Lessons from the Cheesecake Model

In an article recently published in The New Yorker, author Atul Gawande discusses the success of the Cheesecake Factory and how a similar model might be applied to health systems. Benchmarking a restaurant chain in their efforts to combine quality and cost control with innovation presents a noteworthy comparison for hospitals. We consider the application of the Cheesecake Factory concept (a chain that delivers a wide range of options to millions of people with a consistent level of quality) to support services specifically, and discuss ways in which this may maximize productivity, enhance best practices and influence cost savings.

In fact, health systems (managed and self operated) have been attempting to adopt this methodology over the past several years, but have struggled with developing a solid infrastructure and plan. “I think we are much closer on the procurement aspect, although the remaining concepts are far from completion. Several contract management companies have acquired or developed their own procurement programs and corporate menus, but the menus are not typically followed in the marketplace. Recent successful product standardization efforts that we have implemented with our customers have resulted in decreasing food and supply costs by several percentage points,” says Chris Brown, Senior Vice President.

Indeed, there are several similarities between the Cheesecake Factory concept and joint venture models in health systems. Support service vendors have systems that can be implemented within the support service arena to reduce costs and increase satisfaction. For example, within health systems, standardized procurement practices have been developed in an effort to increase satisfaction and decrease cost. Other similarities we are seeing between the Cheesecake Factory model and health systems include signage and point of sale (POS) programs for retail operations, policy and procedure binders, hourly employee training programs, uniform programs, and procurement programs. “For these particular programs, compliance is high because significant rebates are associated with these programs that typically go back to the provider,” says Mr. Brown.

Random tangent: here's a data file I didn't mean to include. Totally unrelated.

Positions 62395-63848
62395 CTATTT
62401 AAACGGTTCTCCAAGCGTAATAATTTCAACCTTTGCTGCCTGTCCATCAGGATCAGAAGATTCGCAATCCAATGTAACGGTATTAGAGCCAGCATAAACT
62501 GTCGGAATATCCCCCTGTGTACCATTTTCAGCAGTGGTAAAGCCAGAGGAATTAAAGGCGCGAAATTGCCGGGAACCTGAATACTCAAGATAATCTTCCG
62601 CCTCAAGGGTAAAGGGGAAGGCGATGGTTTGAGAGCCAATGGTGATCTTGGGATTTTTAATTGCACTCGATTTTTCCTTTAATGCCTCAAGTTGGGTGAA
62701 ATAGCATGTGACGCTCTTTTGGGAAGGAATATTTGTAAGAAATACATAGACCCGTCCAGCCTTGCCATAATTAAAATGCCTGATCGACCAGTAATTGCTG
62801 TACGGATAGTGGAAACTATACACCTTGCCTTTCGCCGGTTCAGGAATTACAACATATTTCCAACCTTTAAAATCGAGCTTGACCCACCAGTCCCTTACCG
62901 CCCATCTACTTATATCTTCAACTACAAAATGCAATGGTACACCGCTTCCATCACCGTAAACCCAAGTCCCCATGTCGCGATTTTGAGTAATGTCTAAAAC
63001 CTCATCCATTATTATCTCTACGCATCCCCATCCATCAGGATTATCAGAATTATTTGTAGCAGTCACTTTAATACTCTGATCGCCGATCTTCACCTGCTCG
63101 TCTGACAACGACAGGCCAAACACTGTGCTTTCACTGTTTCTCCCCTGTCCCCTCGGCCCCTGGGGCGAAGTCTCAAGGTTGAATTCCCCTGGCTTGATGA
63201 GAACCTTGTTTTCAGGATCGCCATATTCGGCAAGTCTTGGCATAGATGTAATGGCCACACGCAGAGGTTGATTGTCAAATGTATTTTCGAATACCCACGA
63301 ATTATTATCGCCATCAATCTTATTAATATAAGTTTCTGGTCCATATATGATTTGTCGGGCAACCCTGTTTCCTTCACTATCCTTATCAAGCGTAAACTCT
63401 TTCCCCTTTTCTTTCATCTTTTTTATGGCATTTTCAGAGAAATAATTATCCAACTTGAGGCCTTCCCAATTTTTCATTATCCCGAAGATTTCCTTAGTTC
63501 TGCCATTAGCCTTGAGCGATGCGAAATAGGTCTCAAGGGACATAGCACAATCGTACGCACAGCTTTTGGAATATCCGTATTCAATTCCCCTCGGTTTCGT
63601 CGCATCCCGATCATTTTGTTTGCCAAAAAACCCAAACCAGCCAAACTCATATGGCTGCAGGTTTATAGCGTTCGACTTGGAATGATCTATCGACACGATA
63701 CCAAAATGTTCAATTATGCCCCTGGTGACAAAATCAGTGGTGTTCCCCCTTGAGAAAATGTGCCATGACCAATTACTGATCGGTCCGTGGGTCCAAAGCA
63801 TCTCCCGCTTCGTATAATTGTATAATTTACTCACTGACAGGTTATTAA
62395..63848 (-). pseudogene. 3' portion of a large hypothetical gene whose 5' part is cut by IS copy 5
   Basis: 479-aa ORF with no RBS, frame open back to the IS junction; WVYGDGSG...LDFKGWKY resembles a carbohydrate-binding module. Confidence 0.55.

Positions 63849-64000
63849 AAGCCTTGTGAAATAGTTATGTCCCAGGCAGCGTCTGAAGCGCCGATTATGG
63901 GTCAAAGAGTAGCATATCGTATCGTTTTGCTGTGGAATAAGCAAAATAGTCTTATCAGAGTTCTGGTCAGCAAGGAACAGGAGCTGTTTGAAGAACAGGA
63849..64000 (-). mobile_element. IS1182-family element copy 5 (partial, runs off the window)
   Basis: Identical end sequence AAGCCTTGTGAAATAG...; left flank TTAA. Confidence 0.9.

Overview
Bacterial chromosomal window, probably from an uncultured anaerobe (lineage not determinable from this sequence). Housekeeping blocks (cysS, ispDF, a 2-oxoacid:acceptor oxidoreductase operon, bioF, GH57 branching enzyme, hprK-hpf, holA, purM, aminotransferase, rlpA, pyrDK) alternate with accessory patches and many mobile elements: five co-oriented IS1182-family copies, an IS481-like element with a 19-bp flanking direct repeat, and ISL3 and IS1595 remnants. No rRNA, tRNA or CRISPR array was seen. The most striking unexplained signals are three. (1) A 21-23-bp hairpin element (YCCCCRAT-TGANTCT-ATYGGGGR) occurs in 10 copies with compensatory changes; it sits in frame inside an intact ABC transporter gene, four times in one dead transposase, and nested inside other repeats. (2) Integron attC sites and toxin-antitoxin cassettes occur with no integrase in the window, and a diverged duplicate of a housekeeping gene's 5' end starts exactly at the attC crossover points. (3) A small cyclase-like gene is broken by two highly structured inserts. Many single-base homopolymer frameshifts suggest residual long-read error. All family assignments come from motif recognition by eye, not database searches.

Healthcare ConsultantsA standardized health system chain or conglomerate might be viewed as advantageous to both employees and vendors for a number of additional reasons. “Synergies are gained by incorporating best practices across an organization. Employees can become more efficient in how and what they do on a daily basis, and they can also have the opportunity to work at additional locations; this is especially important to those who work on an as-needed basis,” says Mr. Brown.

“Co-sourced” departments allow the institution to retain a majority stake and control in the process. According to President and Founder Brian Nugent, “Health system administrators are not experts in support services, and in many cases it would serve them better to contract these services out—similar to practices associated with other conglomerates such as schools and universities. These support service vendors have the talent and systems to reduce costs; the goal is to make the agreements transparent so that the health system’s share is the majority stakeholder in the savings.”

By virtue of their size, health systems have greater opportunity to maximize efficiencies, decrease costs, and improve services by standardizing proven systems and processes across the entity. The key to success is a robust program that includes accountability for both management and staff.

Innovative and creative solutions are usually the result of motivation, not the motivator. Market conditions are motivating health systems to find innovative and creative solutions that drive down costs and provide a superior delivered product. Product standardization and leveraged purchasing is a daily discussion amongst hospital leaders. “The services that we provide help to hone these solutions by focusing on best practices and bringing cost savings in today’s competitive market,” says Mr. Brown.

Educating competent leaders on how to implement these standardized best practices solutions is a key to success and developing employee accountability. As a solid infrastructure plan continues to develop, this methodology will become more widely accepted.

Reference

Gawande A. Annals of Health Care: Big Med. The New Yorker. August 13, 2012.

About the Author:

Chris brings more than 18 years of healthcare support services expertise. As a former contract management provider, Chris has an in-depth knowledge of provider fees and fee structures, enabling him to safeguard critical funds. Chris excels at finding ways institutions can reap benefits via rebates, paying the right price for the right product, and retaining low costs.